Art Connects Us to Our Own Humanity

Art Connects Us to Our Own Humanity

By Dana Schuerholz

Note: In response to several questions about her involvement in arts and activism before and during the WTO, Dana graciously typed and texted these short responses and reflections on her not-fully-functioning cell phone, just before leaving the country.


In the mid 80s and early 90s I found the Seattle Nonviolent Action Group, SNAG. We were a multi-issue action/affinity group that organized direct actions and participated in actions organized by other groups and coalitions. As a self identified artist-activist, I brought my passion for art as a tool for popular education and inspiration into the actions we participated in and organized. We performed theater in the streets and in court rooms. We had nightly wheat pasting, postering on telephone poles and huge blank city walls with our demands and desires like “El Salvador will be Free” and “Free South Africa.” We made substitute newspaper front page “wraps” with a message, and wrapped them around the morning newspaper -- at the time the Seattle Post-Intelligence -- to educate and raise awareness about issues of gentrification in Seattle and tax dollars going to pay for wars in Central America.

When we were at the Nevada Test Site to participate in one of the largest single-day civil disobedience protests in US history, our affinity group danced in the desert before being arrested. During the Gulf War we planted crosses in the medians of Interstate 5 and wheat pasted over master use planning boards.

As part of a group called Operation Homestead we took over abandoned buildings for low income housing. I organized a group of us to build small cardboard houses we carried through the streets along with the ladders and crowbars which we used to break into the abandoned buildings. We painted a mural on the side of one of the buildings in which we were arrested, and wrote the definition of home as part of the mural.


The Art and Revolution Convergence in ‘97 and ‘98 was a key part of preparing for the WTO. It was a large scale 4-day arts and direct action skills sharing gathering and training for over 100 activists, artists, and organizers across the Pacific Northwest and beyond. Many people were able to come together to share and learn both arts and direct action organizing skills. It was a “convergence” of both seasoned and green activists, inspiring one another to use art to open and ignite the imagination of the public we hoped to connect with. I still think about building giant puppets, writing songs, and learning about nonviolent civil disobedience. It was fun, exhausting and memorable. People went back to their communities and organized creative actions. It inspired some of those affinity groups and individuals to then apply that knowledge and experience to the WTO protests, where we were able to build upon that culture of resistance.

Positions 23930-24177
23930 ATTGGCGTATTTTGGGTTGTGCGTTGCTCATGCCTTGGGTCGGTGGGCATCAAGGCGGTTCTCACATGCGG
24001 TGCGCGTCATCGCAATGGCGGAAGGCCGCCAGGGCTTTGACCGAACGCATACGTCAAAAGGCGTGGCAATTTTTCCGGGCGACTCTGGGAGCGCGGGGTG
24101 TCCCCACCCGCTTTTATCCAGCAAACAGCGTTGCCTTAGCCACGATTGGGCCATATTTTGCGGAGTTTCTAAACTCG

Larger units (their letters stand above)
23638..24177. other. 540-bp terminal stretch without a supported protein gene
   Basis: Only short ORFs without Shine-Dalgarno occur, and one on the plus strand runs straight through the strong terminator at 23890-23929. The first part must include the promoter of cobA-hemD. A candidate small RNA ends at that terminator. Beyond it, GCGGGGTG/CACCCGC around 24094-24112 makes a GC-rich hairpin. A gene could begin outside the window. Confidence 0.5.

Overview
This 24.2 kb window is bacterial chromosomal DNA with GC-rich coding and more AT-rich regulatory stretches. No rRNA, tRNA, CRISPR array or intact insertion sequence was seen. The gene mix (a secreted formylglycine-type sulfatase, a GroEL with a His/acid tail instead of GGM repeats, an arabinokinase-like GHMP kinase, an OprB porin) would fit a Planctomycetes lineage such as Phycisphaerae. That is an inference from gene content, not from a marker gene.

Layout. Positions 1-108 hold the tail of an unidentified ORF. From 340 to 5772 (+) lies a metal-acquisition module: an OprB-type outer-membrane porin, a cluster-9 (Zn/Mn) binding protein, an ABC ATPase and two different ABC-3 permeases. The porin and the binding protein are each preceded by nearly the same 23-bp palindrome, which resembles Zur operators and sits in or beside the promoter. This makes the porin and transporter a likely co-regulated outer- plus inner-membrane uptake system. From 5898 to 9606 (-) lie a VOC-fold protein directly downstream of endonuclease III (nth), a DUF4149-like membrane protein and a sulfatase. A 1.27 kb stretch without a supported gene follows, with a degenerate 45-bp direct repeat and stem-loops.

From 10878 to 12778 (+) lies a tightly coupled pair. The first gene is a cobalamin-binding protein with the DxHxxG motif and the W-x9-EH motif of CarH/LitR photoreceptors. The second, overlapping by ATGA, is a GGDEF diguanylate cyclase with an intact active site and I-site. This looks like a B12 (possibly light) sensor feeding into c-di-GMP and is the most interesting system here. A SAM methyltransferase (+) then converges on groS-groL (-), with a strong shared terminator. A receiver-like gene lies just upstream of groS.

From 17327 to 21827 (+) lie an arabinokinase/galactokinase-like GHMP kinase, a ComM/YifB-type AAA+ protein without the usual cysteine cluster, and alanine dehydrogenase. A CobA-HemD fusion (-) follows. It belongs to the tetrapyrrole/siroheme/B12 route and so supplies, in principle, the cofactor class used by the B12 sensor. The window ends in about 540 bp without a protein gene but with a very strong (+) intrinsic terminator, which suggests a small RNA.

I believe art is essential to every social movement. Art connects us to our own humanity and people are moved to action when they feel connected. Beauty inspires. Humor softens and allows people to absorb information rather than feeling forced to listen.

I’m a teacher now, and I know that when I am having fun and taking some risks in my own approach to educate students, they are more engaged and the desire to learn is greater. I think it works that way with art and activism. When we’re having fun, we are learning new skills and new approaches, trying new things -- and the people we are trying to reach will be more easily reached and interested. When something is fun and beautiful it’s irresistible.


I am proud of the newspaper “wrap” we created in the lead up to the WTO. A small group of us decided to engage some writers to write articles, and we were then able to create a page spread that looked very much like the Seattle Post-Intelligence. One night, a few days before the WTO meeting, about 100 activists went out and wrapped 5,000 newspapers in the wee hours of the morning. It sparked conversation about the issues that were being brought by organizations to the protest. Not only did we reach a couple thousand people who read that firsthand, but then all of the news media in Seattle and beyond covered the action and even reproduced the front page in the afternoon paper which had over 100,000 in print. Later that week when some television crews came to the Direct Action Network headquarters and wanted to speak to those activists responsible, I put a giant puppet head on, and with their commitment to alter my voice for anonymity, told them why we did it and how effective it was and continued to be due to the fact that main stream and independent media covered that action again and again.


For the actual first day of the WTO meeting and protests, I decided to work as a photojournalist and not participate in civil disobedience with that many tens of thousands in the streets. I thought taking pictures might be the most effective thing I could do. On the second day, the police grabbed me out of a group of press. The police took me off to jail with all the protesters. It was maddening to be a photojournalist and not be able to take photographs for those 24 hours.

Lesson for the future: The amount of organizing and creativity involved made the WTO protest an unprecedented show of the people’s voice and power!

Dana Schuerholz is a long-time Seattle area artist, photo-journalist (US and Latin America), organizer, organic farmer, parent and educator. She has been active in organizing nonviolent direct action, education and arts activism in Seattle and the Pacific Northwest in the 15 year leading up to the WTO protests and since then. She was a member of the Seattle Nonviolent Action Group, Act Up and Operation Homestead. She is currently the director/Founder at Vashon Green School.